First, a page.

The Kumo break is one of the strategies that traders can use to make profits trading the Ichimoku. The basis of this strategy is on the break of the area known as the “kumo” or cloud by the price action of the asset.
One of the ways in which the Ichimoku Kinko Hyo is used to trade the forex market is by finding trends and identifying reversals. The kumo component of the Ichimoku is one of the features used in trend identification as well as identification of reversal points. The kumo is the area located between the two Senkou lines, (i.e. Senkou Span A and Senkou Span B).
The Kumo break is basically used for trading reversals with the Ichimoku Kinko Hyo. As a reversal strategy, the best way to look at the Kumo is as an area that can function as a support or resistance. When prices are in an uptrend, the Kumo will serve as a support area and when there is a downtrend, the Kumo will function as a resistance zone. The thickness of the Kumo is what determines the ease with which it can be broken. In other words, it is easier for a Kumo break to occur if the Kumo area is thin, than when it is thick.
The position of the price action of the forex pair or instrument, relative to the Kumo determines the current trend. If the price is above the Kumo, the instrument is in an uptrend, while a downtrend is in place if the price of the asset is below the Kumo.
Therefore, in order for a true reversal to be in place, the price of the asset must change sides, with the price previously above the Kumo breaking the Kumo to go below it, and a price located below the Kumo breaking it to the upside for a bullish reversal.
Just as is the case with any other strategy used to trade reversals and breakouts, there are parameters that are used to gauge the strength of the break of the Kumo.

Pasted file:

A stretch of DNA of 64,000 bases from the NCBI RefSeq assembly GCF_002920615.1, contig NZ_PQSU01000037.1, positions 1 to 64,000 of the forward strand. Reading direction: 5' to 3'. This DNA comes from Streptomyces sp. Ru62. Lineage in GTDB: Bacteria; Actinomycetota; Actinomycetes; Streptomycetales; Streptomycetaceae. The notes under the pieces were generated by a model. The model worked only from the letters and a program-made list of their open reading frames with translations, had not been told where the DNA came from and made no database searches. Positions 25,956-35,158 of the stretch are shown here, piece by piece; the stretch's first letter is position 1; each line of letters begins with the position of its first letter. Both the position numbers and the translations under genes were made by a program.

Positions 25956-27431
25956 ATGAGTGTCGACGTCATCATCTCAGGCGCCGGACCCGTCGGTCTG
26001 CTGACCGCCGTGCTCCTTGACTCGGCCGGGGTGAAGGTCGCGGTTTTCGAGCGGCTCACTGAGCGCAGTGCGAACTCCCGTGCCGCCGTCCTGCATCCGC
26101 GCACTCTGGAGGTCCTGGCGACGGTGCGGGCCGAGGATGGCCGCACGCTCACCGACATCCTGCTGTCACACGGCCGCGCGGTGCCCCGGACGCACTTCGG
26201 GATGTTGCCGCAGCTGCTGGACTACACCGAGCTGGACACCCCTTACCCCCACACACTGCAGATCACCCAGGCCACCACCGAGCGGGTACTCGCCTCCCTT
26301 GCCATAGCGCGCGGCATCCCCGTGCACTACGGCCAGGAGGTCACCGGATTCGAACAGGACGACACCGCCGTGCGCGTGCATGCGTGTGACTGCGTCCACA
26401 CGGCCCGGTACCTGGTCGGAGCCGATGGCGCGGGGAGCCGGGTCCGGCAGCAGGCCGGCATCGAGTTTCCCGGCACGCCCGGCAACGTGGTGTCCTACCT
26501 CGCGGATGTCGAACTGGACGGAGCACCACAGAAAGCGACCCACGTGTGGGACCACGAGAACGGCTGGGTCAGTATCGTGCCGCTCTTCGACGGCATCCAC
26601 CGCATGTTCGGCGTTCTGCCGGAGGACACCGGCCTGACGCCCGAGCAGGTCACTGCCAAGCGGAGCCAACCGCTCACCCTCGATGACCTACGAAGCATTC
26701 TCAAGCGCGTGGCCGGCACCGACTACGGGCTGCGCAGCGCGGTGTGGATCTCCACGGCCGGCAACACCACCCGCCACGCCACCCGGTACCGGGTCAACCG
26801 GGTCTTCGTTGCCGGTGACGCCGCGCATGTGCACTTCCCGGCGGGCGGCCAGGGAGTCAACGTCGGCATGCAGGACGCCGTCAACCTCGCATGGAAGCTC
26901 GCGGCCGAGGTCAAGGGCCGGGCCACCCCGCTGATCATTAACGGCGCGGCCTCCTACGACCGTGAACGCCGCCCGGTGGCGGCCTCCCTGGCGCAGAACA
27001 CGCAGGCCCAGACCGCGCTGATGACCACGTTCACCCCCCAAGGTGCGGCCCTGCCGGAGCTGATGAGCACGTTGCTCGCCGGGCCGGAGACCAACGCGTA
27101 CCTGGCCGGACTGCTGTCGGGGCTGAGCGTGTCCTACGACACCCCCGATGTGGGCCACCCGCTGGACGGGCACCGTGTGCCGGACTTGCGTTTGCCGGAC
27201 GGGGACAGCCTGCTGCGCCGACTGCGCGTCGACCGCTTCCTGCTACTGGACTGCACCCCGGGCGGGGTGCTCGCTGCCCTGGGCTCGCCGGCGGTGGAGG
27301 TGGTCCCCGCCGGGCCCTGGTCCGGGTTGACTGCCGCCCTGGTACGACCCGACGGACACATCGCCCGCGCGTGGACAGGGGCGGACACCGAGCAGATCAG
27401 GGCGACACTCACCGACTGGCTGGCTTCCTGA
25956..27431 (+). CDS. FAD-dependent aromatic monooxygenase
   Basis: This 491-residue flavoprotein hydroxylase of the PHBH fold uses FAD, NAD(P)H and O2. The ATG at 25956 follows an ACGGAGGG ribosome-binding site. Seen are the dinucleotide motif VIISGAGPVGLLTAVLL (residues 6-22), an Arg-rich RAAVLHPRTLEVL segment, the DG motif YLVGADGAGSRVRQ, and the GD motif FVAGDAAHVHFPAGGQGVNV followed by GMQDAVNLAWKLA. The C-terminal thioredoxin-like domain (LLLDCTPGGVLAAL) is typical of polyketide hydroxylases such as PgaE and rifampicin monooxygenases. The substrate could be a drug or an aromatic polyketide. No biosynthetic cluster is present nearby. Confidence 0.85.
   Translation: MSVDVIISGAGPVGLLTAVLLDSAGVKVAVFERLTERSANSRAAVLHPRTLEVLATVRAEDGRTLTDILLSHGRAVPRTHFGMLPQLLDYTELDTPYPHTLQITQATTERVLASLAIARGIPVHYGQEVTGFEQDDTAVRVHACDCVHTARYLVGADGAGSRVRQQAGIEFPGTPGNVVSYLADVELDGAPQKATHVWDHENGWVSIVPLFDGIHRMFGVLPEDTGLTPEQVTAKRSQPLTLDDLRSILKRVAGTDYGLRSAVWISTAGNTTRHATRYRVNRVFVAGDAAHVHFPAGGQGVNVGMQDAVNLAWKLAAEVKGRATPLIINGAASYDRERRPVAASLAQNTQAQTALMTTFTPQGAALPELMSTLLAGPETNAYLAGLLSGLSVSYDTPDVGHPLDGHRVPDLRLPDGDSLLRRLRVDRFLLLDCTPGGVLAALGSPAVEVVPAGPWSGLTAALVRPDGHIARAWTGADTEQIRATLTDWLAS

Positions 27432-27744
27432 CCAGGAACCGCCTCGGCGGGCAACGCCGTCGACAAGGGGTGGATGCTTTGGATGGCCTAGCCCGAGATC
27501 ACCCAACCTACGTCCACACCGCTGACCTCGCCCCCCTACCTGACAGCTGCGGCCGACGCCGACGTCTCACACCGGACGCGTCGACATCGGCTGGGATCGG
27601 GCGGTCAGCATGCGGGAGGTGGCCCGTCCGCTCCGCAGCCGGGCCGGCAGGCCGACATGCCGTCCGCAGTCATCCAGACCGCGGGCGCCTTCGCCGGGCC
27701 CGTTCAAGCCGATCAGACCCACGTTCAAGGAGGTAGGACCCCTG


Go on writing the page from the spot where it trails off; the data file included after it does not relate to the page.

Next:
a) If the asset has been in a trend for a long time, a break of the Kumo to the opposite side is more likely to last for a long time.
b) A break of a thick Kumo is a more reliable signal of a break; the thick Kumo is more likely to resist any attempts by the price of the asset to return to the side of the Kumo it is coming from.
c) Longer time frames will produce better signals and a greater number of pips.
The chart below for the EURAUD illustrates the Kumo break, which in this case was from a prior downtrend to the upside.
We can see the previous downtrend, and the point at which the Kumo was broken. The chart is a 4hour chart, and the Kumo is fairly thick, which satisfies the conditions for the Kumo break trade.
Usually, the price of the asset will attempt to return to where it is coming from. This is where the thickness of the Kumo makes a difference. A thin Kumo is easily broken again, thus negating the signal. But in our example, the thick Kumo which was a resistance now acting as a support, resisted two attempts by the price to return to the underside of the Kumo (two yellow circles). This is where the trader should enter the trade; at the point where the asset’s attempted return is blocked by the Kumo.
As we can see, the asset continued to move upwards and yielded a lot of pips in this trade. This is an easy way to trade the Kumo break and if the trader remembers the rules, the trade will work out well all the time.